### Indirect Effects

**From ****Melanie Wall, University of Minnesota:**

I am teaching a course in latent variable modeling (to biostatistics and other public health students) and was yesterday introducing path analysis concepts including direct and indirect effects.

I showed them how to calculate indirect effects by taking the product of direct paths. Then a student asked about how to interpret the indirect effect and I gave the answer that I always give, that the indirect effect *ab* (in the following simple model) is the effect that a change in *x* has on *Z* through its relationship with *Y*.

After chewing on this for a second, the student asked the following:

**Student:** "The interpretation of the *b* path is: *b* is the increase we would see in *Z* given a unit increase in *Y* while holding *X* fixed, right?"

**Me:** "That's right"

**Student:** "Then what is being held constant when we interpret an indirect effect?"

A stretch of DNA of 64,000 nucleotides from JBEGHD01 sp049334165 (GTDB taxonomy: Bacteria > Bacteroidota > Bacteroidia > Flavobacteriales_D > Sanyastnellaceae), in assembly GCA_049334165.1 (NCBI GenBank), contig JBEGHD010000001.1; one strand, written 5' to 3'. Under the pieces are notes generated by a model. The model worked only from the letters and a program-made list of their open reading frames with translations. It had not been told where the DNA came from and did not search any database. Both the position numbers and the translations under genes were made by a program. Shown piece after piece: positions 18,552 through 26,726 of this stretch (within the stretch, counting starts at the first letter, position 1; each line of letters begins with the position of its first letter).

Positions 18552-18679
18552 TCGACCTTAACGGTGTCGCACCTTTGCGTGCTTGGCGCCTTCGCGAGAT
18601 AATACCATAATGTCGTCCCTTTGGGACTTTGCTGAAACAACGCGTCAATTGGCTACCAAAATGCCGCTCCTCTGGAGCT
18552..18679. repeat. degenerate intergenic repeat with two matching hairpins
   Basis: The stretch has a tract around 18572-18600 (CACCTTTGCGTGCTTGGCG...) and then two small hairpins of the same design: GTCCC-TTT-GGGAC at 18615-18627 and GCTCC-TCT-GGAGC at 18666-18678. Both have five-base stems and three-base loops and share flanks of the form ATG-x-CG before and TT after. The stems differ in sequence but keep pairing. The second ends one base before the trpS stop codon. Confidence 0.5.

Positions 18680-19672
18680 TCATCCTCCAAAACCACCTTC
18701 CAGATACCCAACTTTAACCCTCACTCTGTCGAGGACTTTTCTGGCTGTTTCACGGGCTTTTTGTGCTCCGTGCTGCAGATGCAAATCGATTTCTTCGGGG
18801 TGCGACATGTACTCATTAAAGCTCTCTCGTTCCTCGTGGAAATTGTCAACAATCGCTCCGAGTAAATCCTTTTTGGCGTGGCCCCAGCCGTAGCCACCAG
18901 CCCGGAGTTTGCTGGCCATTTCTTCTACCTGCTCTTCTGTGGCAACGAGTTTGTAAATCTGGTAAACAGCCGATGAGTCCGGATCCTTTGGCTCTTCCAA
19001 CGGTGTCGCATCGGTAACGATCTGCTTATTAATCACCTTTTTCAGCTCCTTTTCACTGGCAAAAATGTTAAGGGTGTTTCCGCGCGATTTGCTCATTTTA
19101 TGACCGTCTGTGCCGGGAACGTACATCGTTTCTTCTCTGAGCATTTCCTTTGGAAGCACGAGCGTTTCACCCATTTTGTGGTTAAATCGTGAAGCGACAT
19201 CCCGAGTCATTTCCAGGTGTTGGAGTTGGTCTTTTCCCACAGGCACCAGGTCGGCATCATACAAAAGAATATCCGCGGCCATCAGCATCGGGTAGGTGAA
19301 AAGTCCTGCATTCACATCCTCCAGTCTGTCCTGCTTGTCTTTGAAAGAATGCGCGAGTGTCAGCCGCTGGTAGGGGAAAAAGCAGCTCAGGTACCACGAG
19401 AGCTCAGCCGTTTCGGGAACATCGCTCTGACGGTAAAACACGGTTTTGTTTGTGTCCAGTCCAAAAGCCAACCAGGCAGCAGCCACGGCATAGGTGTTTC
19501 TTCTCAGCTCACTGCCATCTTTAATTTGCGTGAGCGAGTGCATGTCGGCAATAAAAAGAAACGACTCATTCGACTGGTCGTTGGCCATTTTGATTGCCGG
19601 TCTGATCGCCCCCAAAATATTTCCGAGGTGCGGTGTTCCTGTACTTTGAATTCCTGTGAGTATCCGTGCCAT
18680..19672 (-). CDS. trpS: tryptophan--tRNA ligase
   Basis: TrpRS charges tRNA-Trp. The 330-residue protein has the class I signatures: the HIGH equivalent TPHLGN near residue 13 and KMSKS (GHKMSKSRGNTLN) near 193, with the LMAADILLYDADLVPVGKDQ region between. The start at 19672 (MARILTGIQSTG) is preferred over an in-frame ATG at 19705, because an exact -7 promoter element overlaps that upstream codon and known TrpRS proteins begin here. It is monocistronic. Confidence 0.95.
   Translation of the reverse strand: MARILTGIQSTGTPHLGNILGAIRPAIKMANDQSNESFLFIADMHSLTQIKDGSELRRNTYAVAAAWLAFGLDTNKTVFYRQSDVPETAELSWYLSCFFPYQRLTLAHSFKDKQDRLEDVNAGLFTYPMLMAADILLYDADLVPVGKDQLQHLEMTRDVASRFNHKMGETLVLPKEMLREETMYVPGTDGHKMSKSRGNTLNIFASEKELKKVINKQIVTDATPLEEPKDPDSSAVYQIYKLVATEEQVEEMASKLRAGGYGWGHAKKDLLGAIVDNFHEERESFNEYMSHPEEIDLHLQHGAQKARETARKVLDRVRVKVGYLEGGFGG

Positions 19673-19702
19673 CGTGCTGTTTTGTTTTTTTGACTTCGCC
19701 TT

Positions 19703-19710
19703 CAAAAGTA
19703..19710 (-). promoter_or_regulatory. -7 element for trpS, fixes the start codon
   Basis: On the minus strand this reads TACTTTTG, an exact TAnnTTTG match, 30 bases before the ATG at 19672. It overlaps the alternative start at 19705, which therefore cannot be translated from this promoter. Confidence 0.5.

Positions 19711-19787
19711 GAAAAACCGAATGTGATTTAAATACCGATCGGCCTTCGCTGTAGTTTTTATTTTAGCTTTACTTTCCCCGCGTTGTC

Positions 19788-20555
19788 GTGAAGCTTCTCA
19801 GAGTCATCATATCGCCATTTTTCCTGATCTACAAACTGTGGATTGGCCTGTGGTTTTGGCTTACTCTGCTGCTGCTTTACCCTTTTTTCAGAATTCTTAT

**Me:** "Not sure what you mean"

**Student:** "You said the interpretation of the indirect effect *ab* is: *ab* is the increase we would see in *Z* given a one unit increase in *X* through its causal effect on *Y*. But since *b* (the direct effect from *Y* to *Z*) requires *X* to be held constant how can it be used in a calculation that is also requiring *X* to change one unit"

**Me:** "Hmm. Very good question, I'm not sure I have a good answer for you. In the case where the direct path from *X* *Z* is zero I think we have no problem since the relationship between *Y* and *Z* then has nothing to do with *X*. But you are right, here if "*c*" is non-zero then we must interpret *b* as the effect of *Y* on *Z* when *X* is held constant. I understand that this sounds like it conflicts with the interpretation of the *ab* indirect effect where we are examining what a change in *X* will cause. How about I get back to you. As I have told you before, the calculations here aren't hard, its trying to truly understand what your model means that's hard."